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Winning Abstracts from the 2010 Medical Student Abstract Competition: Priapism: A Rare Presenting Feature Of Chronic Myeloid Leukemia

Winning Abstracts from the 2010 Medical Student Abstract Competition: Priapism: A Rare Presenting Feature Of Chronic Myeloid Leukemia

Author: Michael McNeal, MD, recent graduate of Texas A&M University System Health Science Center

Priapism is the persistent abnormal erection of the penis without accompanying sexual desire. It is normally classified into idiopathic, the more common type, and secondary, due to an underlying cause. Secondary causes of priapism include disorders such as sickle cell anemia, trauma, leukemia, cancerous invasion of the penis, drugs, and alcohol ingestion. Priapism is further defined as either low-flow (ischemic) or high-flow (non-ischemic). Priapism secondary to chronic myelogenous leukemia is an ischemic or low-flow process that is a urologic emergency. The most common complication is impotence, the incidence of which increases with the amount of time elapsing prior to treatment.

Case Presentation:
A 21 year-old African American male with no history of sickle cell disease presented to the emergency room with persistent priapism lasting 36 hours. Thirty-six hours prior to admission he was asymptomatic and engaged in successful intercourse. Afterwards, the erection did not resolve and approximately 4 hours later it became painful. The patient endured the pain into the next day. On the morning of admission he awoke with increased pain and a continued erection. He had two similar episodes occurring weeks and months prior that had spontaneously resolved. He denied the use of medications or illegal drugs, fevers, night sweats, weakness, fatigue, abdominal pain, fullness, weight loss, and early satiety. Phenylephrine was administered and the patient underwent irrigation and evacuation without resolution of the erection. The patient was taken to the operating room where a glans-corporal shunt was done resulting in improvement but not resolution of the erection. Lab work drawn in the ER revealed a hemoglobin of 9.7 g/dl, platelets of 267,000 g/dl, and a white blood count of 205,000 g/dl with a differential of 54% granulocytes, 9% bands, 11% lymphocytes 0% monocytes, 0% eosinophils, 1% basophils, 5% metamyelocytes, 12% myelocytes, and 1% promyelocytes. A bone marrow biopsy was consistent with chronic myelogenous leukemia and the diagnosis was confirmed by FISH for t(9;22). The patient was started on hydroxyurea and imatinib. His white count dropped to 92,700 and the patient was discharged with outpatient follow-up with both oncology and urology. Within seven days his white count had decreased further to 22,400. His priapism resolved shortly after discharge from the hospital.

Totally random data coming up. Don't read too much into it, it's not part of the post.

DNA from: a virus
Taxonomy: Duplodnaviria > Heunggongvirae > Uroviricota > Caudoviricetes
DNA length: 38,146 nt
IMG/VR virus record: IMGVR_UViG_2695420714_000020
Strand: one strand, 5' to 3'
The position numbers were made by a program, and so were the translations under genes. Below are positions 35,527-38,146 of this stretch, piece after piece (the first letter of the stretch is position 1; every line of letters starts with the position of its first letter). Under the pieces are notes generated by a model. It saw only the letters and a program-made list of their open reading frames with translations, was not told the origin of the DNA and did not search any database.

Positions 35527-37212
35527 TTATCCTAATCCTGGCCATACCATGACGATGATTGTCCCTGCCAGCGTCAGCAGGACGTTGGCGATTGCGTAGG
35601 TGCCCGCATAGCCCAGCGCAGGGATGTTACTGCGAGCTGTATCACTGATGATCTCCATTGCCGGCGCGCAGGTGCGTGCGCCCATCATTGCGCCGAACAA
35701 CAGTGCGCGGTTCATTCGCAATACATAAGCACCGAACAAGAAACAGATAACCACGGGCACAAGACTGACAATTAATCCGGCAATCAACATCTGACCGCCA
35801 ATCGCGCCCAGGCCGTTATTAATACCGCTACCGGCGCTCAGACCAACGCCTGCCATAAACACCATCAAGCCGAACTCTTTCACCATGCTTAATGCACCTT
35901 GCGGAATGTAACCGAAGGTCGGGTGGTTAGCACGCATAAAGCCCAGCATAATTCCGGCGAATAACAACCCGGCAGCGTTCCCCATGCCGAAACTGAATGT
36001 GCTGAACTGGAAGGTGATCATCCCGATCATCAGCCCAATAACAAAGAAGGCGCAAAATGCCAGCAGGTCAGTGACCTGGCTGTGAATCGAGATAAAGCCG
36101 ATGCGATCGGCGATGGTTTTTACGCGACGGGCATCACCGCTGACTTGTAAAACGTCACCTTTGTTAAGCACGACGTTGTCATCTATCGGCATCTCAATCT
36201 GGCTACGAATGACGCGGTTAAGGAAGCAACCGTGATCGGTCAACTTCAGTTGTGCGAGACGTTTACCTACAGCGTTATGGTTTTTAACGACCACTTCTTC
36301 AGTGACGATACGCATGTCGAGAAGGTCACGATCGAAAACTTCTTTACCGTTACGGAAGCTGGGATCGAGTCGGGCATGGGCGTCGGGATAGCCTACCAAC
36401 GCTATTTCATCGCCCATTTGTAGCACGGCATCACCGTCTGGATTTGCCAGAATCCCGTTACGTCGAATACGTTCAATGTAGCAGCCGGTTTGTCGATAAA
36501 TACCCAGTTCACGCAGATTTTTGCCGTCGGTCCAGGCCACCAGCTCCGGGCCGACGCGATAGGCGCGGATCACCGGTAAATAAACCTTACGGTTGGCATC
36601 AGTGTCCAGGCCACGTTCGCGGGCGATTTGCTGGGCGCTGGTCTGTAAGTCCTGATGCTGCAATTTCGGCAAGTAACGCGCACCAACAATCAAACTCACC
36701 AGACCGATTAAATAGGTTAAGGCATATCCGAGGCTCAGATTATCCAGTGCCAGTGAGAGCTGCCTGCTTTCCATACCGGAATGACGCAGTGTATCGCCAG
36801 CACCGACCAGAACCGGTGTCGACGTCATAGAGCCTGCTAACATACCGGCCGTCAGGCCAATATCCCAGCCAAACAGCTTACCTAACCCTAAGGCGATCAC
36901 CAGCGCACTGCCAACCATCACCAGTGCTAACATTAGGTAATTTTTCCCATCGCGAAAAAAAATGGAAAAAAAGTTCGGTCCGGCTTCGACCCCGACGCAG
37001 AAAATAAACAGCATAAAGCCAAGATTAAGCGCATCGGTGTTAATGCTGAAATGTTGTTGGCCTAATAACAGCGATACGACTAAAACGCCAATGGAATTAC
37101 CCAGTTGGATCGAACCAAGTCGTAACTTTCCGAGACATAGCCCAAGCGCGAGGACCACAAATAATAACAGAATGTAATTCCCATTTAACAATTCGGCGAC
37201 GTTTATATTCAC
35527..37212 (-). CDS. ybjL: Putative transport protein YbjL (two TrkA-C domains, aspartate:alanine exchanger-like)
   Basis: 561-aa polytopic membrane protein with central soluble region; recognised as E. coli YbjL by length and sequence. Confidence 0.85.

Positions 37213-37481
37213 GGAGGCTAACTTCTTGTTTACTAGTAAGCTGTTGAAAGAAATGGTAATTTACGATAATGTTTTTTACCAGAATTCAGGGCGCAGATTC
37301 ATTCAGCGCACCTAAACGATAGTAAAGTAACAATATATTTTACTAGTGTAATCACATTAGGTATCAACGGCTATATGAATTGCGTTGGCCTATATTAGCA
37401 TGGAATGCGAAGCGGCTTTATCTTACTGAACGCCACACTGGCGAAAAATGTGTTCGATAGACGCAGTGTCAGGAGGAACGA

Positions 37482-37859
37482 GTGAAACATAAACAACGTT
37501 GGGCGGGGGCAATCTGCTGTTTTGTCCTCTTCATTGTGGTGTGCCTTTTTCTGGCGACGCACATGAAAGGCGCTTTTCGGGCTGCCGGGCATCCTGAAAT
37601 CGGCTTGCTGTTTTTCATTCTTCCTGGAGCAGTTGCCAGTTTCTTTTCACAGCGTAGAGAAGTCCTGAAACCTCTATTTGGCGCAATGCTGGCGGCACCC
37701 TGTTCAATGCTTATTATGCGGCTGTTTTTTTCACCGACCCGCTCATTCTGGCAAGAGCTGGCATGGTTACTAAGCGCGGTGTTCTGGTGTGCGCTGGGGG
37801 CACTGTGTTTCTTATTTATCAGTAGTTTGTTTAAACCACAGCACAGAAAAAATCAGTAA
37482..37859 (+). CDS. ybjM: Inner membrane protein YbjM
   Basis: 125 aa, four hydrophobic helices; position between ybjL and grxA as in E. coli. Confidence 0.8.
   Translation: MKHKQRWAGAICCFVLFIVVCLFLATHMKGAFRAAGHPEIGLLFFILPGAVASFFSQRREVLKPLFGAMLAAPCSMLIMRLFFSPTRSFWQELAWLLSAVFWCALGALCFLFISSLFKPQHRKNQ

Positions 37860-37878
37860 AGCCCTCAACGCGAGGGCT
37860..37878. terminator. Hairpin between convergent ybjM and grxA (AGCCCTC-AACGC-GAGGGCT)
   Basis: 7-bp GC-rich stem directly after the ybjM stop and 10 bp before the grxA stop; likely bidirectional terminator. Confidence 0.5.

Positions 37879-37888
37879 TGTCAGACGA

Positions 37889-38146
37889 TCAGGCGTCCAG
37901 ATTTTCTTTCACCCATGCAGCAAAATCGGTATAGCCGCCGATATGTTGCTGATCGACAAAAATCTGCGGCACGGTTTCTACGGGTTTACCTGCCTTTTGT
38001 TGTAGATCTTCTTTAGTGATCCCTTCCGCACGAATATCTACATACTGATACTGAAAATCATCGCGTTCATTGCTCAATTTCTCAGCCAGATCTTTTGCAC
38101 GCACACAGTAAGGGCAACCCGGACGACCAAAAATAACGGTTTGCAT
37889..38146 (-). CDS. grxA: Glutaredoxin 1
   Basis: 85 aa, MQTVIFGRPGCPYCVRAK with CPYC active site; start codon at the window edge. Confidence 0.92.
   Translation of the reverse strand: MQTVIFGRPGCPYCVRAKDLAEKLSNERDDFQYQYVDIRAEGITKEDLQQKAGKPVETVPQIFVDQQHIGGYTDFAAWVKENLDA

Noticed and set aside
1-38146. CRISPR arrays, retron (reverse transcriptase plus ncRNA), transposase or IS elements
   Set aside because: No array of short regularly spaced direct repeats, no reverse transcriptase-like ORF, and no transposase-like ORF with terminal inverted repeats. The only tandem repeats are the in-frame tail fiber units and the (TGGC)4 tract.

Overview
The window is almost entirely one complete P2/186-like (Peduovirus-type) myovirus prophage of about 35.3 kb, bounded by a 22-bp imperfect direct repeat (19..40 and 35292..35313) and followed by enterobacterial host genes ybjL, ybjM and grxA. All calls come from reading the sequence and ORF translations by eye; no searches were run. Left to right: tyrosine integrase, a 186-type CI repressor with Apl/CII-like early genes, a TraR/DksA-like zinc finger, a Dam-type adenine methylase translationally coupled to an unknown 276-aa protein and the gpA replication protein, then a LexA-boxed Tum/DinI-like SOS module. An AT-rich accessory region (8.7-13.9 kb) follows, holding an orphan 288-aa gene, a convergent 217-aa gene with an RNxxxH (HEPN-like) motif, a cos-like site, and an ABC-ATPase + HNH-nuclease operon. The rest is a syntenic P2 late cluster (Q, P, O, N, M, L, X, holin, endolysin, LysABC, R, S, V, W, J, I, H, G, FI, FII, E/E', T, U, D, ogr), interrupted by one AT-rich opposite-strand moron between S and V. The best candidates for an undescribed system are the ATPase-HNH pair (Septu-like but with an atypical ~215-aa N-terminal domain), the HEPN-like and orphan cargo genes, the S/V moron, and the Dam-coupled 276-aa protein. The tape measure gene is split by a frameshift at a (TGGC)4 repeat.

Priapism is a rare feature of chronic myeloid leukemia occurring in 1-2% of males. Hyperleukocytosis causes microaggregation, resulting in sludging and stasis of blood within the veins. The most common long-term complication is a thrombosis in the corpora cavernosa accompanied by fibrosis and impotence. The timing of treatment for this condition is crucial with ideal treatment occurring in the first 24 hours.

Back to August 2010 Issue of IMpact

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